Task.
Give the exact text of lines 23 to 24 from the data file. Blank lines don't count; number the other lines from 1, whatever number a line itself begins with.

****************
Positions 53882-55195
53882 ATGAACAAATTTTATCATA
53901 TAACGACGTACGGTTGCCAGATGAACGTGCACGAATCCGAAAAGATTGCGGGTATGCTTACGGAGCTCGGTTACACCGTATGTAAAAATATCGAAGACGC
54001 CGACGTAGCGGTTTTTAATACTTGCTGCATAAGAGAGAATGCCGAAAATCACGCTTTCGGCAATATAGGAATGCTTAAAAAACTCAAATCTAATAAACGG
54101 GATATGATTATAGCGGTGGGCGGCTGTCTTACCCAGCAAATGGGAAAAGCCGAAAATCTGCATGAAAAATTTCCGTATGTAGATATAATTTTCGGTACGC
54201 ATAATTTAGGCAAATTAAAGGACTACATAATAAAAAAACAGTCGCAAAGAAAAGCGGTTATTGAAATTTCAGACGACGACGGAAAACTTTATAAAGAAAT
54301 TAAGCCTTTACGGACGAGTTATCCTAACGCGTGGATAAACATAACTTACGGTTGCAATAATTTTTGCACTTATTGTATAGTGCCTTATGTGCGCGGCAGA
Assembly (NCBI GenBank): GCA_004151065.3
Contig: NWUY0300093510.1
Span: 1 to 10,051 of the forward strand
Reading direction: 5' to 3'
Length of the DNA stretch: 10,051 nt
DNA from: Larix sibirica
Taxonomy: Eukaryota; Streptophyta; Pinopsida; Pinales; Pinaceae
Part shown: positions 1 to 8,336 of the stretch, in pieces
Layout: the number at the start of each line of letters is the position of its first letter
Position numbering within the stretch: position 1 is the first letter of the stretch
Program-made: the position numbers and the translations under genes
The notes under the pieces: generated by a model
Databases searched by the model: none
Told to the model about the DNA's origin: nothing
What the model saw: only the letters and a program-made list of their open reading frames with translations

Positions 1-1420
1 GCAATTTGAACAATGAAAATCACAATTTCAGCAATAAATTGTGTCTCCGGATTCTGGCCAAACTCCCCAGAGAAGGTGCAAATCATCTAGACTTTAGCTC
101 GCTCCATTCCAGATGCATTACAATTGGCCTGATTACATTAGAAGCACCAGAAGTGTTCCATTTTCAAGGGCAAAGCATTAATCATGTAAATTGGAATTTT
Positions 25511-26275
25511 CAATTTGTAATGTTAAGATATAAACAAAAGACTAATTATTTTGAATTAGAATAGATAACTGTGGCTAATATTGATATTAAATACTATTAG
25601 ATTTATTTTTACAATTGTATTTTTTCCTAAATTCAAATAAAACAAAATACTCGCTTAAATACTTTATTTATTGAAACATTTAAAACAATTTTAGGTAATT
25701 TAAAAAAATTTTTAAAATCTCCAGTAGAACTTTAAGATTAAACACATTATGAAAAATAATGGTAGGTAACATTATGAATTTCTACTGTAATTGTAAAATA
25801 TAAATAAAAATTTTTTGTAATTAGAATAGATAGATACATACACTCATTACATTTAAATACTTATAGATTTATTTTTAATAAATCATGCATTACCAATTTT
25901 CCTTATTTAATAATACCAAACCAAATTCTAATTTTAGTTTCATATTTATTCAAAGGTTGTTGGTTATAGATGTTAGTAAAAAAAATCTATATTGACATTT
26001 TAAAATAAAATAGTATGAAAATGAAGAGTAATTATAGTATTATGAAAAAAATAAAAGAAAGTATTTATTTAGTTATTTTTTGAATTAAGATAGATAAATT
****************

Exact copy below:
Positions 1-1420
1 GCAATTTGAACAATGAAAATCACAATTTCAGCAATAAATTGTGTCTCCGGATTCTGGCCAAACTCCCCAGAGAAGGTGCAAATCATCTAGACTTTAGCTC